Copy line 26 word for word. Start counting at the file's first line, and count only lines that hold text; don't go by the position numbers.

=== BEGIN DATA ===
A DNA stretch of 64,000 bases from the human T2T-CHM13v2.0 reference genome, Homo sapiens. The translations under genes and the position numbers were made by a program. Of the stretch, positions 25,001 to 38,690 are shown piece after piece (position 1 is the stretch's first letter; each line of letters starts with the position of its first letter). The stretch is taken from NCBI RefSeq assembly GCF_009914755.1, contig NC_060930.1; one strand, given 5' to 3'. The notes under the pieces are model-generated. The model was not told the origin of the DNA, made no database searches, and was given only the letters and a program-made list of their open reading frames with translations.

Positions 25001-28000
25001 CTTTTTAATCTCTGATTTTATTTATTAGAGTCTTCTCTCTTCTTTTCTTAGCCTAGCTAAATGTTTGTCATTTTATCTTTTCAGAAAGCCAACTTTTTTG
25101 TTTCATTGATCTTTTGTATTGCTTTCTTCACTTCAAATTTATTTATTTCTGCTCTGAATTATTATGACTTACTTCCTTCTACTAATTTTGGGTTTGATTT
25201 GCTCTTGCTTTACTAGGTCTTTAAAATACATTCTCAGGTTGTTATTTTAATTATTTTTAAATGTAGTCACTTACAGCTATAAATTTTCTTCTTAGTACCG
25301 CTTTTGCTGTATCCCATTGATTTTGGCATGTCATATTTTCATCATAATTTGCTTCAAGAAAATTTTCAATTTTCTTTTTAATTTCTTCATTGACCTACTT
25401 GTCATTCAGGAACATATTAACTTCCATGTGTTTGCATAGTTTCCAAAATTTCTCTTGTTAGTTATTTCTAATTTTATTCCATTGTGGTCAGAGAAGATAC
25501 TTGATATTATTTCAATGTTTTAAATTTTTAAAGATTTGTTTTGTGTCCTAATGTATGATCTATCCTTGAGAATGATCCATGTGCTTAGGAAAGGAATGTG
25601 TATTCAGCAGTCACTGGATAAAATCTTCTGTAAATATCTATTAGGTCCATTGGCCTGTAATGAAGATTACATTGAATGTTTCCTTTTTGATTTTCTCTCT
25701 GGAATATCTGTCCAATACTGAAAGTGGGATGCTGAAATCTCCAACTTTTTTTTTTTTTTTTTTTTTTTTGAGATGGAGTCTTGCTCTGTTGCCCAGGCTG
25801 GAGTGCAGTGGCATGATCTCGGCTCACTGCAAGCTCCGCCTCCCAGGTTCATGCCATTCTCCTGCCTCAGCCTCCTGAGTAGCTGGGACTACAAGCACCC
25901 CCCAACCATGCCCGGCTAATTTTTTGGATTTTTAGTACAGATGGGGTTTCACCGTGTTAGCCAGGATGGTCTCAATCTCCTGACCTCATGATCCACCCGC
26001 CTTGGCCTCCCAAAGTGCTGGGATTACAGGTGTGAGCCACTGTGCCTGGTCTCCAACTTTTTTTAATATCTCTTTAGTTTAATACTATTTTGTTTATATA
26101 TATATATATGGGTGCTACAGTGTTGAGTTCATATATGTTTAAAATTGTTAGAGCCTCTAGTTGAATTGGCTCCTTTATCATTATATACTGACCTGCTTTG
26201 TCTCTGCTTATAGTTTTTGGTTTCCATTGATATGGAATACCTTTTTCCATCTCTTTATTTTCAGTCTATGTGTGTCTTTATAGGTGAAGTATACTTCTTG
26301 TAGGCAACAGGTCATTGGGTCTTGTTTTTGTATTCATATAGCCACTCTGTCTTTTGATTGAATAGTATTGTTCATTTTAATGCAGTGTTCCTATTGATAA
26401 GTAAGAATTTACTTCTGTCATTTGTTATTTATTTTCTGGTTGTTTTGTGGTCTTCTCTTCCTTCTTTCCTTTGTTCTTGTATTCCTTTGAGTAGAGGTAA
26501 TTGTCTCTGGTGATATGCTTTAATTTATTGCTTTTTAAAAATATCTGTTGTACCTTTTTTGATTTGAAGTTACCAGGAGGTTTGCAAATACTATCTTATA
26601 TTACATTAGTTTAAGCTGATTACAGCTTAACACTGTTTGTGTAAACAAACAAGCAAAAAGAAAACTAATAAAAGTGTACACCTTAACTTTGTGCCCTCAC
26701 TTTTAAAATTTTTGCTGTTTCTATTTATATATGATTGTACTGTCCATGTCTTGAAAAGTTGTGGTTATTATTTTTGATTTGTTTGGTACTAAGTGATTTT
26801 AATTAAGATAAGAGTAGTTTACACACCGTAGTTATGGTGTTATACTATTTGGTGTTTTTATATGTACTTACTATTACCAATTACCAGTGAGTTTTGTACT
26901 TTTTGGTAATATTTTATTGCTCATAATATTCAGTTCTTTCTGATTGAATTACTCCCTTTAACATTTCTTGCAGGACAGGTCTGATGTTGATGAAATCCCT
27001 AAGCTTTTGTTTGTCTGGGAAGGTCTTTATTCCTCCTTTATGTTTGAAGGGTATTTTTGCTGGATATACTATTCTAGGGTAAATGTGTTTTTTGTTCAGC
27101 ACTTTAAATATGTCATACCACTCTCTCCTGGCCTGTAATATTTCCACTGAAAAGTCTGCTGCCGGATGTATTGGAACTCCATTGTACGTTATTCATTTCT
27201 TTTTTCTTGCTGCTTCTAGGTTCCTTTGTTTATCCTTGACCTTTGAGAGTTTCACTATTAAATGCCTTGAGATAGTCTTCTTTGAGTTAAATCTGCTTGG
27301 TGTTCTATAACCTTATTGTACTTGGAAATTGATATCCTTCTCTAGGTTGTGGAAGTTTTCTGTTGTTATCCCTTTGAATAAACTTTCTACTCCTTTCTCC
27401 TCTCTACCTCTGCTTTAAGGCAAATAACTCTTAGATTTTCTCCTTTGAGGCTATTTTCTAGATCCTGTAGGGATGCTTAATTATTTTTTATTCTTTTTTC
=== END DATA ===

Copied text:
27301 TGTTCTATAACCTTATTGTACTTGGAAATTGATATCCTTCTCTAGGTTGTGGAAGTTTTCTGTTGTTATCCCTTTGAATAAACTTTCTACTCCTTTCTCC